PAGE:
Endochondral ossification is a major mode of bone that occurs as chondrocytes undergo proliferation, hypertrophy, cell death, and osteoblastic replacement. We have identified a role for fibroblast growth factor receptor 3 (FGFR-3) in this process by disrupting the murine Fgfr-3 gene to produce severe and progressive bone dysplasia with enhanced and prolonged endochondral bone growth. This growth is accompanied by expansion of proliferating and hypertrophic chondrocytes within the cartilaginous growth plate. Thus, FGFR-3 appears to regulate endochondral ossification by an essentially negative mechanism, limiting rather than promoting osteogenesis. In light of these mouse results, certain human disorders, such as achondroplasia, can be interpreted as gain-of-function mutations that activate the fundamentally negative growth control exerted by the FGFR-3 kinase.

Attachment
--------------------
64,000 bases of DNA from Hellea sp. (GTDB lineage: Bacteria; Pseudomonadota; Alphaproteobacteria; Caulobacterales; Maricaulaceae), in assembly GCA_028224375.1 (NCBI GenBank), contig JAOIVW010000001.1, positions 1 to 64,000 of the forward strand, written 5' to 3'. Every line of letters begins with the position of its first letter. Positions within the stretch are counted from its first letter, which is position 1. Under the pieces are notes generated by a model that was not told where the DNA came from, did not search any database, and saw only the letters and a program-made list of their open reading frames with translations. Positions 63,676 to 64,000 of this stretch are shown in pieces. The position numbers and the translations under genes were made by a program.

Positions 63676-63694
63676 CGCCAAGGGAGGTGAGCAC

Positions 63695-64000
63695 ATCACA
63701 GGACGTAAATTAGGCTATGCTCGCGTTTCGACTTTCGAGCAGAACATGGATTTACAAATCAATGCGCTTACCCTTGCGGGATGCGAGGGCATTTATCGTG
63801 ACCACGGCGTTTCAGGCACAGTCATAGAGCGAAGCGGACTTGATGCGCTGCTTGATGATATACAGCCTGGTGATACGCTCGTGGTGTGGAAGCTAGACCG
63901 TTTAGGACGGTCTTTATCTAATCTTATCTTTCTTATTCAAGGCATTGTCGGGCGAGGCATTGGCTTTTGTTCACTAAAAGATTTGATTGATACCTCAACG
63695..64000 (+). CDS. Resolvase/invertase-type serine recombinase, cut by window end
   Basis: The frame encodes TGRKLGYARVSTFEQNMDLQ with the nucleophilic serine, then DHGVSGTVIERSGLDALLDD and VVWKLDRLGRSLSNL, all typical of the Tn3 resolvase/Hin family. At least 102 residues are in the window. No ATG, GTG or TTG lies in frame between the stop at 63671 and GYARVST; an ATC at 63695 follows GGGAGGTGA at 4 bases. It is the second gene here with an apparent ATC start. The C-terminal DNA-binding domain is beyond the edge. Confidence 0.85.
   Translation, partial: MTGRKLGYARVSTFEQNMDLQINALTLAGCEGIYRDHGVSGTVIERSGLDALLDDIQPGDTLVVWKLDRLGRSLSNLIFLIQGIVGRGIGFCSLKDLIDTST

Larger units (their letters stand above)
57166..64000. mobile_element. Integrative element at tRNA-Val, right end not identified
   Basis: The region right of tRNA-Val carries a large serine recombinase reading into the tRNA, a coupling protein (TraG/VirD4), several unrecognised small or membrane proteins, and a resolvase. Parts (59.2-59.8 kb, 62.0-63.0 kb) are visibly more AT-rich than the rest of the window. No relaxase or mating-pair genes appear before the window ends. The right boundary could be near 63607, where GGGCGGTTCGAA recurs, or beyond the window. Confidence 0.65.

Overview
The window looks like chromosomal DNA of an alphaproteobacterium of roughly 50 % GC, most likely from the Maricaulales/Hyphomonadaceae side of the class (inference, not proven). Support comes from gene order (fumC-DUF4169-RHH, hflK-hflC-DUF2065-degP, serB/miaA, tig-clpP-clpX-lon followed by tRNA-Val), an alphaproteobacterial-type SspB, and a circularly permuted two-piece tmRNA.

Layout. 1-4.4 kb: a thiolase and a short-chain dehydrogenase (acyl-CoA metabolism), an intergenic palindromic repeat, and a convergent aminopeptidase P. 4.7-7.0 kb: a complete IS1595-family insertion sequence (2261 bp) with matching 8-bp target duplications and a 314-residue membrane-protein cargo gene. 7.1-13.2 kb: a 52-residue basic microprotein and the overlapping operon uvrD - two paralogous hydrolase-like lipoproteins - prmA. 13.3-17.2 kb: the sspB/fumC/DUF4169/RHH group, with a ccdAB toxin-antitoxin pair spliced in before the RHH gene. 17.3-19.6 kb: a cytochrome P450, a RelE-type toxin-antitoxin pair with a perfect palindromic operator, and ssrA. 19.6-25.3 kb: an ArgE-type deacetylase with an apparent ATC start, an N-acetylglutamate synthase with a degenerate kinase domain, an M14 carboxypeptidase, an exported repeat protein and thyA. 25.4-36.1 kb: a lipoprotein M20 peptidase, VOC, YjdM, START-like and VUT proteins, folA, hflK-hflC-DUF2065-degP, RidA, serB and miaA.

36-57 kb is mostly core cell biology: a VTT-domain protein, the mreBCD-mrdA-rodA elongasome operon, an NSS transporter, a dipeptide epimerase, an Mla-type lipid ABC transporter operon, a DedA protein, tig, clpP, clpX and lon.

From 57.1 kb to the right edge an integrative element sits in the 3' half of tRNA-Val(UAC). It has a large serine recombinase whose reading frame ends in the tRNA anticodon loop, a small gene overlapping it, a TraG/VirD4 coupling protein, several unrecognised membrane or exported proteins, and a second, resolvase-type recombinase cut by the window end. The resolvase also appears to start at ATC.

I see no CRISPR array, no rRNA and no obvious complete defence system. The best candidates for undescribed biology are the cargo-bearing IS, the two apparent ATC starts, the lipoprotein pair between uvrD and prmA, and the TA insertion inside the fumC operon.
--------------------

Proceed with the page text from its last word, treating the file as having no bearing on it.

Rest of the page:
SciCrunch is a data sharing and display platform. Anyone can create a custom portal where they can select searchable subsets of hundreds of data sources, brand their web pages and create their community. SciCrunch will push data updates automatically to all portals on a weekly basis. User communities can also add their own data to scicrunch, however this is not currently a free service.